Price: $49.95 US
Reviewer: Jim Gilbert
Do you consider yourself a Linux programmer? Have you ever found everything you need on a single Linux distribution? If so, do you never download newer versions of software off the Net?
Few people can answer yes to all three questions above, and this is where PowerPlant Linux comes in handy. It is a collection of various libraries and developer tools that aren't generally on a distribution CD or, if they are, are older than the latest, greatest and full-featured version you get here.
Basically, if you're a developer and don't have the time, or don't want to write code for a specific need, there is a good chance you will find something helpful on CD. I am not going to list every piece of software that is included since you can find a complete listing on their web site.
First, you can find under-development versions of KDE and GNOME that are a must-have for anyone who is doing programming work. These versions tend to get rather old with time, but that's what the automatic update is for (more on it later).
If you are still searching for the perfect IDE, you have over ten to choose from, including one sponsored by the product makers, KDE Studio. You also have KDevelop, the official KDE IDE and, of course, its Gnome counterpart, gIDE, among others. For those in search of the perfect programming language, you can find implementations and tools for C/C++, Pascal, BASIC, Java, Perl, Python and many others that, I must admit, I had never heard of before.
The keyword in PowerPlant is latest. PowerPlant gives you the latest DOSEMU, XFree86 4.0 (which only now is beginning to be included in distributions), PHP 4, Perl 5.6, the latest 2.2 and 2.3 kernels, and a load of other applications and libraries. Every one of the applications and libraries are in their most recent version, including, but not limited to SQL servers, debuggers, game libraries and implementations of the ICQ and IRC protocols.
The mostly red PowerPlant box contains four CDs and a manual. The first CD has RPM versions of the included software, the second CD has Debian packages and the third CD has .tar.gz sources. The manual details their installation program, Magnum. Since I use Mandrake, I will include a short description of the RPM installer here.
The installer—which must be run as root—starts with the registration screen. Registration is not compulsory unless you also subscribe to their update feature, in which case it just makes sense to register. There is a Never Register button that you can use and live happily ever after (see Figure 1); I have registered and haven't received any spam from them yet.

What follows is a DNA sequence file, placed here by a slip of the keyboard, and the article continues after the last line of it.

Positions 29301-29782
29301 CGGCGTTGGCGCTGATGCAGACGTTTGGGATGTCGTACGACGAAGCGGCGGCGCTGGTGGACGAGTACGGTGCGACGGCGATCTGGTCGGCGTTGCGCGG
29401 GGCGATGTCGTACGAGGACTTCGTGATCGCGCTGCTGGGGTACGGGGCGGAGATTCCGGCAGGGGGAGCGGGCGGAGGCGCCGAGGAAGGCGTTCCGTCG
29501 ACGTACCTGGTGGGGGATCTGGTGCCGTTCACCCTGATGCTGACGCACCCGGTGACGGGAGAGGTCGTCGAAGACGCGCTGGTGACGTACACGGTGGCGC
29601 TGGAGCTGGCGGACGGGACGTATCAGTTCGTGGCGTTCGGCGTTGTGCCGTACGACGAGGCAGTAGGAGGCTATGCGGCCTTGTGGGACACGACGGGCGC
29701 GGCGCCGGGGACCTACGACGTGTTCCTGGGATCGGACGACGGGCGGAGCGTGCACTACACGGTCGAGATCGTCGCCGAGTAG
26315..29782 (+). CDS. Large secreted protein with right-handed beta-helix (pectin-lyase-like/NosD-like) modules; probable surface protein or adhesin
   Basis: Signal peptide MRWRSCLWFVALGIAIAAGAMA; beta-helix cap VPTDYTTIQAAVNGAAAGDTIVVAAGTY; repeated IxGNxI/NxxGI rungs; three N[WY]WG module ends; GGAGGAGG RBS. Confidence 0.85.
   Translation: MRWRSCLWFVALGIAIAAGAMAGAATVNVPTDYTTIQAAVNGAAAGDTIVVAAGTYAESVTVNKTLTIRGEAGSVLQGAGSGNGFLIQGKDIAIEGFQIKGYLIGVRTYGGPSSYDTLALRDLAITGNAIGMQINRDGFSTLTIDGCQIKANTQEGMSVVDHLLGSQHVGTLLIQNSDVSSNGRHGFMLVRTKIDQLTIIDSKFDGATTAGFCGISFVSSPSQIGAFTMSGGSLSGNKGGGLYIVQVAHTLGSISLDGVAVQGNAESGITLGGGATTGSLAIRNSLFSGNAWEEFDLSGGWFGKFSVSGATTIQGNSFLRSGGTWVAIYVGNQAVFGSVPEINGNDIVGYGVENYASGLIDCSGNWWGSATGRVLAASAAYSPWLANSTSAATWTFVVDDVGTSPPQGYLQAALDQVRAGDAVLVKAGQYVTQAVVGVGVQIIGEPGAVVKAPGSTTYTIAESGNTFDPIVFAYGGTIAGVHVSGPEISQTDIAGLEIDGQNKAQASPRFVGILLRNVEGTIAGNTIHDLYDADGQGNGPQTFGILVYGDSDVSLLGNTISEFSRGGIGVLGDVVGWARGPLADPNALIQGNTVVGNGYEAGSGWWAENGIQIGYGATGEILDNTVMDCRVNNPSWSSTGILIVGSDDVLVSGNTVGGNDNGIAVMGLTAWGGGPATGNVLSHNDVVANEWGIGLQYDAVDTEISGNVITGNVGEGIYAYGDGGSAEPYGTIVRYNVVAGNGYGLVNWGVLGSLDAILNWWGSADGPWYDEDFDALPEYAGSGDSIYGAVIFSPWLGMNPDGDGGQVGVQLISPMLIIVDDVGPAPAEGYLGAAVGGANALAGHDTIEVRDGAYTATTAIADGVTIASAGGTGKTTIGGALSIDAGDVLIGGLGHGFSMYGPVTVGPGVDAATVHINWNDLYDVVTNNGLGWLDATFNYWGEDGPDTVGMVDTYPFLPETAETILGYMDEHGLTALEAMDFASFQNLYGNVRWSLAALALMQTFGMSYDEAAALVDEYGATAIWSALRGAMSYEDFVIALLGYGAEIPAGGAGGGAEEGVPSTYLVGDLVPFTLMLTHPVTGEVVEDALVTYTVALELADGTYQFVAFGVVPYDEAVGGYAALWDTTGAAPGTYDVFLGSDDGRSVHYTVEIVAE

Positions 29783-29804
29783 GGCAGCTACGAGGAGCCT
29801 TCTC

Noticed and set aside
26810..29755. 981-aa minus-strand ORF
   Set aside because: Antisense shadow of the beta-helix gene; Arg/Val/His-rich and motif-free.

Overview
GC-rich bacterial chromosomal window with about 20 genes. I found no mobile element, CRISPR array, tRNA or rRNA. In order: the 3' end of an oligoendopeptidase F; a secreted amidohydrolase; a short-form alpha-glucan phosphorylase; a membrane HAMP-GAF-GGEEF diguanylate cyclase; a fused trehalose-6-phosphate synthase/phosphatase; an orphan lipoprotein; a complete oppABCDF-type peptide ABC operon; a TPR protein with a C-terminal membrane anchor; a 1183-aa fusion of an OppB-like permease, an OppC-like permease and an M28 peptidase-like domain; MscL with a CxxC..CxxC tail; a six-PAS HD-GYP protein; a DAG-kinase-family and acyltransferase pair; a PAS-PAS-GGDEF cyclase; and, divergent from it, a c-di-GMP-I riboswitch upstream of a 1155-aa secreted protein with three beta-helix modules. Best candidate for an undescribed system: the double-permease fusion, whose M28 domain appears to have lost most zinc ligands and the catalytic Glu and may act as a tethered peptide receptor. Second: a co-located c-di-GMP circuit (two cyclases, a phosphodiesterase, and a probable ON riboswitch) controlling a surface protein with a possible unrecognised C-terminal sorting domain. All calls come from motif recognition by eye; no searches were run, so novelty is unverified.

The installer next presents you with a small window (I chose the graphical installation, there is also a text one) with an Install and Uninstall button among others. Choosing Install brings you to the list of provided applications, unless the RPM database says they're already there (see Figure 2). When you choose a package, the installer presents you with the package description and the choice between a standard install and an install using advanced options (see Figure 3). You will get to the advanced screen if anything bad happens during normal installation (see Figure 4). The RPM version of the installer allowed me to upgrade a package if it was already there, force install it and/or skip running the package scripts. If you don't know the RPM command line by heart, you will find all those options described in the on-line help.
The Uninstall button brings a list of PowerPlant packages that have been previously installed on your system (see Figure 5). The uninstallation process is similar to the installation process.
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Until recently, IBM’s Power Platform was looked upon as being the system that hosted IBM’s flavor of UNIX and proprietary operating system called IBM i. These servers often are found in medium-size businesses running ERP, CRM and financials for on-premise customers. By enabling the Power platform to run the Linux OS, IBM now has positioned Power to be the platform of choice for those already running Linux that are facing scalability issues, especially customers looking at analytics, big data or cloud computing.
￼Running Linux on IBM’s Power hardware offers some obvious benefits, including improved processing speed and memory bandwidth, inherent security, and simpler deployment and management. But if you look beyond the impressive architecture, you’ll also find an open ecosystem that has given rise to a strong, innovative community, as well as an inventory of system and network management applications that really help leverage the benefits offered by running Linux on Power.Get the Guide